For the ProTip, you can point to this link https://www.zeetim.com/zeetransformer-free-trial/

Overall Experience

Before I go into how I did the installation, I would like to share the features I loved the most about ZeeTransformer:

  • Independent of underlying hardware: Any PC that would support Linux (let me tell you, most of them does 😉) can become a thin client and can be a part of your VDI solution. Saved a lot of money 💰 as we repurposed our old systems.
  • Management is a breeze 💨: As ZeeConf can centrally manage various aspects like patching, 3rd party app installations, security, display settings and lot more, managing the solution and applying new settings is just few clicks away.

Installation

With just a little reading on www.zeetim.com, I was good to setup the whole process. We were using a set of 10 old PCs for our lab. For managing them, I used ZeeConf client which comes along with ZeeTransformer out of the box. Let’s me show it in a quick and dirty way.

  • Download ZeeTransformer from here on your PC.
  • Extract the downloaded zip and it should contain 2 folders and testing procedure files:
    • ZeeConf
    • ZeeTransformer
  • Connect a USB key to the PC which will be converted to a bootable key.
  • Go to ZeeTransformer folder in the extracted zip.
  • Launch “ZeeTransformerImagerLite.exe”.
  • Select the inserted USB key as a device.
  • Check “Eject after creation” checkbox if it is not checked by default. This will automatically eject the key after creation.
  • Click on Create boot device to transform the USB key.
  • Eject the key after completion.

Once the USB key is created:

  • Connect the USB key to a PC that you want to use as a thin client.
  • Restart the PC and go to the BIOS settings
  • Disable “Secure Boot” option, select the inserted USB key as a boot device, save the settings and restart the PC.
  • Once the PC boots via the USB key, the device is ready to be used.

ZeeTransformer UI

PC boots up in just a fraction of seconds. The Home screen has a minimalistic interface with few applications pre-installed like Google Chrome, Mozilla Firefox, Citrix Client, Horizon Client etc. for easy access to existing infrastructure for bigger organizations.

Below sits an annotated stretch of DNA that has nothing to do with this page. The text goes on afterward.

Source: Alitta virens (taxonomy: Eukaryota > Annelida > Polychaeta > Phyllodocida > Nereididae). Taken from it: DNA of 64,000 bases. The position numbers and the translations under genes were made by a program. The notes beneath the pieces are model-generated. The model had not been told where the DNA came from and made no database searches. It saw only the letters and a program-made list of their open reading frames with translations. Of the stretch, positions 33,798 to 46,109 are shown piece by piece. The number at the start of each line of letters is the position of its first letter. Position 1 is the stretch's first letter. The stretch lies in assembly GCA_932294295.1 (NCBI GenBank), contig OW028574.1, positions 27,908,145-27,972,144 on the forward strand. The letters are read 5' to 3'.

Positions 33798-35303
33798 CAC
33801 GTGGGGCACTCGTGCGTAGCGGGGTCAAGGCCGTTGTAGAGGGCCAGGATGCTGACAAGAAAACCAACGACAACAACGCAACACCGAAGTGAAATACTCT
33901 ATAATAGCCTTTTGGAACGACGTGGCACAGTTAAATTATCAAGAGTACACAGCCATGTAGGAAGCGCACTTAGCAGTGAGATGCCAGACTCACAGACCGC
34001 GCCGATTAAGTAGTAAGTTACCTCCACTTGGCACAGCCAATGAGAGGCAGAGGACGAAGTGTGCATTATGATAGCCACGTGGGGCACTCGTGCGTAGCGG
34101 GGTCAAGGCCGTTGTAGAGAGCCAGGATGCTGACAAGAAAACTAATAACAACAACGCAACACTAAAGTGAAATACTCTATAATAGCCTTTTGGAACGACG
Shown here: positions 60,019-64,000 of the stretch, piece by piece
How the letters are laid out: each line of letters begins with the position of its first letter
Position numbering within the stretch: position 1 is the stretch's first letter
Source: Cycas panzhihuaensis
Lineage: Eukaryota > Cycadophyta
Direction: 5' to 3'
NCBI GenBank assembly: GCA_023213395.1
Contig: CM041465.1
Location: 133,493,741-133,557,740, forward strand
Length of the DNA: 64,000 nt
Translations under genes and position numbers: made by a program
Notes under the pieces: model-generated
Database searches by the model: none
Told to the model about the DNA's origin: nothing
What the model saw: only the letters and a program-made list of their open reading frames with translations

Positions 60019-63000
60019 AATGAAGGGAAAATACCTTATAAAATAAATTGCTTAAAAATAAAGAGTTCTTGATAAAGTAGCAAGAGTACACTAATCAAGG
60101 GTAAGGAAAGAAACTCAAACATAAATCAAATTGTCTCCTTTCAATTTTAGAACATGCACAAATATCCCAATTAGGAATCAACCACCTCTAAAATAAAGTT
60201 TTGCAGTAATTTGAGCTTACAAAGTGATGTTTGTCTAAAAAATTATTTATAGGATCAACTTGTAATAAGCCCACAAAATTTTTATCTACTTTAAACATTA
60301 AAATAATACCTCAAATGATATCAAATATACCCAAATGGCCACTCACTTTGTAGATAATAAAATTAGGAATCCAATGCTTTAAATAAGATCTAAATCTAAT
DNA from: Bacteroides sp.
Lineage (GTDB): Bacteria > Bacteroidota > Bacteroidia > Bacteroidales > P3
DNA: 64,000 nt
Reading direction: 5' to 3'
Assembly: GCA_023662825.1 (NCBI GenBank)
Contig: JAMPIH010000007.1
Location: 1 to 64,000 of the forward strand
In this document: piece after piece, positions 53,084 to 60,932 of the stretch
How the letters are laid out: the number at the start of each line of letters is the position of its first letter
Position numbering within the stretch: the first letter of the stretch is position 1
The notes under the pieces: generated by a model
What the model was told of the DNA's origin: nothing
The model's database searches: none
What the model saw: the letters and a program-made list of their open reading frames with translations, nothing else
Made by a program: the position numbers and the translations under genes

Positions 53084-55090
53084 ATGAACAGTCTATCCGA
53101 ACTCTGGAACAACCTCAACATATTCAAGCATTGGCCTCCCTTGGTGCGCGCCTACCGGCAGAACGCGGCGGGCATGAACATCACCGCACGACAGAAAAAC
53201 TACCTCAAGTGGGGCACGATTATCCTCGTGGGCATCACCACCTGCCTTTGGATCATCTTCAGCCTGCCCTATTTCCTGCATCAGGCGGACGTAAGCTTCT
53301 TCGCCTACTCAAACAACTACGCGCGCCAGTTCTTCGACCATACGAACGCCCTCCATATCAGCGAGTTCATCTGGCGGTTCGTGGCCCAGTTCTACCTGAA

Now that we have thin client nodes ready to be consumed by end-user, the next step is to manage them.

Client Management using ZeeConf

As a part of complete VDI solution by ZeeTim, ZeeTransformer comes with a central management tool called ZeeConf.

So, After I converted our PCs to ZeeTerms (means a PC with ZeeTransformer), I had to install the ZeeConf management tool to my main PC. Let’s see how I did that. 

  • On all the newly created ZeeTerm, open ZeeConf Lite (icon on the desktop) and check the IP address on the home page.
  • On main PC, go to the ZeeConf folder from the folder we extracted earlier.
  • Launch ZeeConf.exe

If the PC and the newly launched ZeeTerm are in the same network, ZeeConf will automatically detect it. If they are on the different networks:

  • Click on “Search for new terminals”
  • Enter the IP address of your newly created ZeeTerm and click OK.

Now, once your node is connected, you can manage all sort of settings like Infrastructure, Display, Packages, Security, Network, Proxy, VPN etc. as well as configuration for VMware, Nutanix, Citrix, etc.

For further reference please refer their official guide here ZeeConf Client – User Guide.

Licensing using ZeeLicense

If you followed the above process, you might be able to test the ZeeTim VDI solution because client will continue to work for 1 hour. However, use it further more, you would need licenses.


ProTip I used the 10 free license that ZeeTim provides during registration for our lab setup.


  • Download ZeeLicense Server from the Downloads section.
  • Install it using instructions shown here.
  • Launch the installed ZeeLicense Administrator as an administrator
  • In ZeeLicense Administrator, click License request to request a new license
  • It will open the below window:
  • Fill the details and Click OK.
  • A license request file will be generated in the installation directory of the ZeeLicense Server. (Default: C:\Program Files\ZeeTim\ZeeLicense Server)
  • Send this license request file via email to support@zeetim.com and ZeeTim will send back to you a .zip file containing the requested license.

Extensions

If you are already impressed, I would inform you that there is more to it. Using ZeeTransformer in a enterprise will require other set of tools as well like Centralized Printing solutions, User Access Management, Virtualized Infrastructure Support etc. For that, they have a set of enterprise-grade tools like ZeePrint, ZeeOTP, ZeeEdge etc.

Know more about them at www.zeetim.com